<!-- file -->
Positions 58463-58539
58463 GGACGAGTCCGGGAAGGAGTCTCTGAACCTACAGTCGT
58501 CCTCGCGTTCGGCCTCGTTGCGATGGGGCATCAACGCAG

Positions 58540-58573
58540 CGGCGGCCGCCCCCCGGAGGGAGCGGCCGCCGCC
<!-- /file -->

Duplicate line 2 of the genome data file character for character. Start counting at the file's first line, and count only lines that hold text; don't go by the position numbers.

58463 GGACGAGTCCGGGAAGGAGTCTCTGAACCTACAGTCGT